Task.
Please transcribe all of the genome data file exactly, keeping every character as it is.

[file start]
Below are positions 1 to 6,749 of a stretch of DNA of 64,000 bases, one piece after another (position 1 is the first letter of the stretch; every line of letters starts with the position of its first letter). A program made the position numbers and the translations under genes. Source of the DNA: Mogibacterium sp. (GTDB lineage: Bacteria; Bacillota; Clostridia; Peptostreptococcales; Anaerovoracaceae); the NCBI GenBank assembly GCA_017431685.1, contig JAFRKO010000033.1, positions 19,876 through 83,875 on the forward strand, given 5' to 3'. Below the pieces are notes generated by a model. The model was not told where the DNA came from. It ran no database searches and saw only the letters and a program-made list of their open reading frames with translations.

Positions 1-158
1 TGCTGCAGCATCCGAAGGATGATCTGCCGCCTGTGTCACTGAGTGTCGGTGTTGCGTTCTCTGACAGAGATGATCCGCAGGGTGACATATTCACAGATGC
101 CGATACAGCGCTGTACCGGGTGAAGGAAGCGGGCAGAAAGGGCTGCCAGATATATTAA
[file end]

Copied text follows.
Below are positions 1 to 6,749 of a stretch of DNA of 64,000 bases, one piece after another (position 1 is the first letter of the stretch; every line of letters starts with the position of its first letter). A program made the position numbers and the translations under genes. Source of the DNA: Mogibacterium sp. (GTDB lineage: Bacteria; Bacillota; Clostridia; Peptostreptococcales; Anaerovoracaceae); the NCBI GenBank assembly GCA_017431685.1, contig JAFRKO010000033.1, positions 19,876 through 83,875 on the forward strand, given 5' to 3'. Below the pieces are notes generated by a model. The model was not told where the DNA came from. It ran no database searches and saw only the letters and a program-made list of their open reading frames with translations.

Positions 1-158
1 TGCTGCAGCATCCGAAGGATGATCTGCCGCCTGTGTCACTGAGTGTCGGTGTTGCGTTCTCTGACAGAGATGATCCGCAGGGTGACATATTCACAGATGC
101 CGATACAGCGCTGTACCGGGTGAAGGAAGCGGGCAGAAAGGGCTGCCAGATATATTAA